I interviewed Stephen Harris, former LSAT question-writer and author of Mastering Logic Games. (Yes, he’s written hundreds of the questions that appear in your books of LSAT PrepTests.)
Our discussion follows.
In a previous interview, you wrote, “”One thing I have learned from studying thousands of LSAT items is that, first appearances notwithstanding, there is a benevolent intelligence at work behind the LSAT. The test taker just needs to tap into it.”” Would you please elaborate on this?
I was thinking of Analytical Reasoning [Logic Games] in particular. My initial reaction to a complicated game is often confusion and panic. But after a few deep breaths, I begin to see how the complications work together, and that seemingly unrelated facts yield rich consequences that often make the items relatively easy to solve. Perhaps the point is better made by saying that, beneath the chaos, there is an underlying order. And being aware of that fact can make one more confident when approaching complicated games.
How does LSAC determine the combination of game types that will be in the Logic Games section? They seem to vary. Why do you suppose that is, and why do you suppose the LSAC has virtually phased-out some of the now-rare game types?
I’ve wondered this myself. Some tests are loaded with grouping or combination games; most have at least two ordering games of some kind or other. Perhaps more holistic considerations come into play – they know that this reading comp section is a little tough, so they make the AR section a bit easier. I don’t know, but that’s a good question. As for the virtual elimination of certain game types, again I have no idea. But it sure makes preparing easier!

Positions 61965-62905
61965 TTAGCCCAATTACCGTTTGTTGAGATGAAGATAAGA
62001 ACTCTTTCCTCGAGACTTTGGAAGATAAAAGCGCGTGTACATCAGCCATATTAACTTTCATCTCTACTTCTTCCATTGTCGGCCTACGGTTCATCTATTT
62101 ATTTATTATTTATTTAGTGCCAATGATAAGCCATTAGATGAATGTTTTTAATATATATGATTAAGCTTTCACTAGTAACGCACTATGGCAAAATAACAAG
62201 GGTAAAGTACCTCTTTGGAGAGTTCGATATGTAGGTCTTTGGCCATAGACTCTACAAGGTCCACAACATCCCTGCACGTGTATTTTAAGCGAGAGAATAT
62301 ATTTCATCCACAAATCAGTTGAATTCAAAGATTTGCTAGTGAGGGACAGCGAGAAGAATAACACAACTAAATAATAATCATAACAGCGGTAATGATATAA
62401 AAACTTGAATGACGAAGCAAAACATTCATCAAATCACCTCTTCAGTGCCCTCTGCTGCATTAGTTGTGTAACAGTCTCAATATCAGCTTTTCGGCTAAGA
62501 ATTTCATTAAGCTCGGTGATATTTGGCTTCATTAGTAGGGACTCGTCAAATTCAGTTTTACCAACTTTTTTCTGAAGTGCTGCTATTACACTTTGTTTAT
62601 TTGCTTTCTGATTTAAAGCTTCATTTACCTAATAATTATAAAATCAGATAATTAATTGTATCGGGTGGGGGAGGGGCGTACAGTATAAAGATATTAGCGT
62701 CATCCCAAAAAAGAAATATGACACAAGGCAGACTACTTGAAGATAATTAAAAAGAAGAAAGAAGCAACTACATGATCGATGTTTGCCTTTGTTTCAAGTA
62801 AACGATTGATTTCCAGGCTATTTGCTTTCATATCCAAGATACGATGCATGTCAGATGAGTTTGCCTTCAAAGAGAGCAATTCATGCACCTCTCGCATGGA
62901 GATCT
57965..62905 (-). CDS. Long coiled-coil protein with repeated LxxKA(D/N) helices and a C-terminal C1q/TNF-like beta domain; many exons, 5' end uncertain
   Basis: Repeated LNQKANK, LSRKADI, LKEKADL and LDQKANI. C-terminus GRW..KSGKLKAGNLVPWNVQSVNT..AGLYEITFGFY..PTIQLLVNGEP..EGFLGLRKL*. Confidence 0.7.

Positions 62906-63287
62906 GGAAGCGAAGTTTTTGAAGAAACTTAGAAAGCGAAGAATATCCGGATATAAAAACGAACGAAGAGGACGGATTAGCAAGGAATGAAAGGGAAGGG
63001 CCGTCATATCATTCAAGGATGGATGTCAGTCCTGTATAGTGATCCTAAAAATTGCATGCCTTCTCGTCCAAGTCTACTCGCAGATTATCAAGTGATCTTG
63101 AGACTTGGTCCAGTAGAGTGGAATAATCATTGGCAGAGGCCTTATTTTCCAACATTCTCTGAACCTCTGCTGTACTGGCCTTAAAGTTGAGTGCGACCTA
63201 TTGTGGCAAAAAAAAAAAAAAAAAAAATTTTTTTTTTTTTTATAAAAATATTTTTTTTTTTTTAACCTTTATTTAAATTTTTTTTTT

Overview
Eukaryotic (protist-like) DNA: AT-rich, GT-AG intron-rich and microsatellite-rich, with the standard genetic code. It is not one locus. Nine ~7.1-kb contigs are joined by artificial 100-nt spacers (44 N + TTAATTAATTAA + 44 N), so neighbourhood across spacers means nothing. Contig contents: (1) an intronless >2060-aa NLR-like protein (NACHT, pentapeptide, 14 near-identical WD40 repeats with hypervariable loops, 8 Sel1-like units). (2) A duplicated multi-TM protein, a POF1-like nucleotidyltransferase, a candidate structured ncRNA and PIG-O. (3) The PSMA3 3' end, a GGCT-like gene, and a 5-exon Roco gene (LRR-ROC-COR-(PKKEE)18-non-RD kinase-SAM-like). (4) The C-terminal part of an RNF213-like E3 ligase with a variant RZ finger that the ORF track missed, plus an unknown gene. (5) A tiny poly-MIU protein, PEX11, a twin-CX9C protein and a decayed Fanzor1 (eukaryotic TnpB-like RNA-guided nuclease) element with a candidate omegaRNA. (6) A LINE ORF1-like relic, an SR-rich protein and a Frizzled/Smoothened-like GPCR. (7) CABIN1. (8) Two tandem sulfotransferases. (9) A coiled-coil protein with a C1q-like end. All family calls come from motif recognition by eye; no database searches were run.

Have you ever put the finishing touches on a logical reasoning question, then put your index finger forcefully in the air and shouted “Aha! This will surely fool them all!”? (This inquirer comments, “I imagine something like this every time I read a tricky LR question with a cryptically worded answer trap or credited response.”)
Yeah, especially at first. But ultimately you wonder whether that’s the point. The point isn’t to be tricky. Subtle, perhaps, but not tricky. And the test requires a wide range of difficulty levels to make the kinds of discriminations among test takers that LSAC seeks. So I think you get over that pretty quickly as an item writer.
Would you be permitted to take the LSAT and apply to law school if you desired to do so, or is it like the lottery, where employees are prohibited from entering? Have you ever taken a full PrepTest or an actual LSAT administration? Do you think you’d be able to get a 180 if you tried?
I imagine that I could take the LSAT and go to law school. I don’t think that there are rules against it. Is that unfair? The likelihood of any items that I wrote showing up in sufficient numbers to make much difference is pretty small. And the items have gone through at least two subsequent rounds of editing before making it to the test, so an item might not have the same answer choices that I wrote, for instance. But obviously spending a few thousand hours thinking about how to write LSAT questions is probably pretty good preparation. I doubt that I’d score 180 very often, though. If I took 10 tests, the scores would probably all fall in the 172-177 range, I guess. I can’t remember the last time I sat down and took an entire sample test, though. It’s been a while.
*** This is part 4 of the series of interviews. You can also get them all in a free book I put together.